This conference invites artists, critics, curators, and scholars to query the state of postcolonialism in modern and contemporary art. Does (or should) the postcolonial retain relevance? Or how might it regain relevance? In what ways must new projects challenge the orthodoxies, binaries, and narratives of earlier discourses?
Virginia Bloedel Wright ’51 Professor of Art History at Barnard College and Columbia University
Alexander Alberro, Virginia Bloedel Wright `51 Professor of Modern and Contemporary Art History at Barnard College / Columbia University, is the author, most recently, of Abstraction in Reverse: The Reconfigured Spectator in Mid-Twentieth Century Latin American Art (University of Chicago, 2017). He is presently completing another book-length study, “The Shape of Contemporary Art,” that focuses on the relationship between art and the geography of globalization.
Ariella Aïsha Azoulay
Professor of Comparative Literature and Modern Culture and Media, Brown University
Ariella Aïsha Azoulay is Professor of Modern Culture and Media and Comparative Literature, film essayist and curator of archives and exhibitions. Her books include: Potential History – Unlearning Imperialism (Verso, 2019), Civil Imagination: The Political Ontology of Photography (Verso, 2012), The Civil Contract of Photography (Zone Books, 2008) and From Palestine to Israel: A Photographic Record of Destruction and State Formation, 1947-1950 (Pluto Press 2011). Among her films: Un-documented: Unlearning Imperial Plunder (2019), Civil Alliances, Palestine, 47-48 (2012). Among her exhibitions Errata (Tapiès Foundation, 2019), and Enough! The Natural Violence of New World Order, (F/Stop photography festival, Leipzig, 2016).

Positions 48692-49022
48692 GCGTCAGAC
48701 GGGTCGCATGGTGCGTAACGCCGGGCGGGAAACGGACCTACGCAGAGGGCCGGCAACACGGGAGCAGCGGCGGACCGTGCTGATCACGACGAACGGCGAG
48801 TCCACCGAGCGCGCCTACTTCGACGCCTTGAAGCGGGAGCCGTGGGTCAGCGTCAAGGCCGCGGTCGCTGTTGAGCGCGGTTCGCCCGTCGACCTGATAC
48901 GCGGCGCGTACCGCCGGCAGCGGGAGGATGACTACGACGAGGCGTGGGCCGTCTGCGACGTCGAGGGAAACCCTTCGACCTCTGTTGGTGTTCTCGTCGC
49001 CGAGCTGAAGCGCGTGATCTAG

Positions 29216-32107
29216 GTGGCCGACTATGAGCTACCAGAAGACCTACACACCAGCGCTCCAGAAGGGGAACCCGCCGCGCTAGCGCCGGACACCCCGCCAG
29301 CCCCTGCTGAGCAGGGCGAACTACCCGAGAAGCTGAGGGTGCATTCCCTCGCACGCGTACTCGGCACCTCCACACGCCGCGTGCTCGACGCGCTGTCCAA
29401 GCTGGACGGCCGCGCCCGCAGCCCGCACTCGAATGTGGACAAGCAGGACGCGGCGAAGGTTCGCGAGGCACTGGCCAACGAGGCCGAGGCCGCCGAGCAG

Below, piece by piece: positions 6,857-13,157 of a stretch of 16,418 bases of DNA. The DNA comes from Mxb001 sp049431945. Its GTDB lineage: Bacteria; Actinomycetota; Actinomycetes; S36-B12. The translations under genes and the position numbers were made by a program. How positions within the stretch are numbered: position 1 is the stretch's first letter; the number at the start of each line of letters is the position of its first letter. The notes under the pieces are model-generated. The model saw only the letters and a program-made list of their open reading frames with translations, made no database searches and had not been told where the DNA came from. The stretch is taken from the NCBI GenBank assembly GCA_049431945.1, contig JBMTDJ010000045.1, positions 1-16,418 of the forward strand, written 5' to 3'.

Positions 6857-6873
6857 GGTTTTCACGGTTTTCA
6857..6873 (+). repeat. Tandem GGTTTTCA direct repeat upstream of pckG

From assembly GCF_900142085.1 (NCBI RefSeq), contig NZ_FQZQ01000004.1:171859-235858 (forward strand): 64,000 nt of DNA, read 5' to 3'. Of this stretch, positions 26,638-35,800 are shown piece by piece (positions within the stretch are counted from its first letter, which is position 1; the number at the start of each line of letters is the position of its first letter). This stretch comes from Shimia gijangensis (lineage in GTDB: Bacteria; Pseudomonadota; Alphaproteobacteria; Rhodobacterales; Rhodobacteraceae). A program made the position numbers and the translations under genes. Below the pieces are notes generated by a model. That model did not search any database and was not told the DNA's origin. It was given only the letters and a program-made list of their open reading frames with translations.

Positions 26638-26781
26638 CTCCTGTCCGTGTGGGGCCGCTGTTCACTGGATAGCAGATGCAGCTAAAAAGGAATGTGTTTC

Associate Professor of Comparative Literature and Visual Studies, Hampshire College
Jennifer Bajorek is Associate Professor of Comparative Literature and Visual Studies at Hampshire College, USA, and Research Associate in the Research Centre in Visual Identities in Art and Design (VIAD) in the Faculty of Art, Design, and Architecture at the University of Johannesburg, South Africa. Her latest book, Unfixed: Photography and Decolonial Imagination in West Africa (Duke University Press, 2020), theorizes the relationship between photography and decolonial political imagination in Francophone west Africa in the years immediately following and leading up to independence. Her new projects include a multidisciplinary exploration (sonic, visual, and written) of the photographic archives of Fátúmbí (Pierre Verger) and new writing about visual and discursive representations of migrants and migration in contemporary France.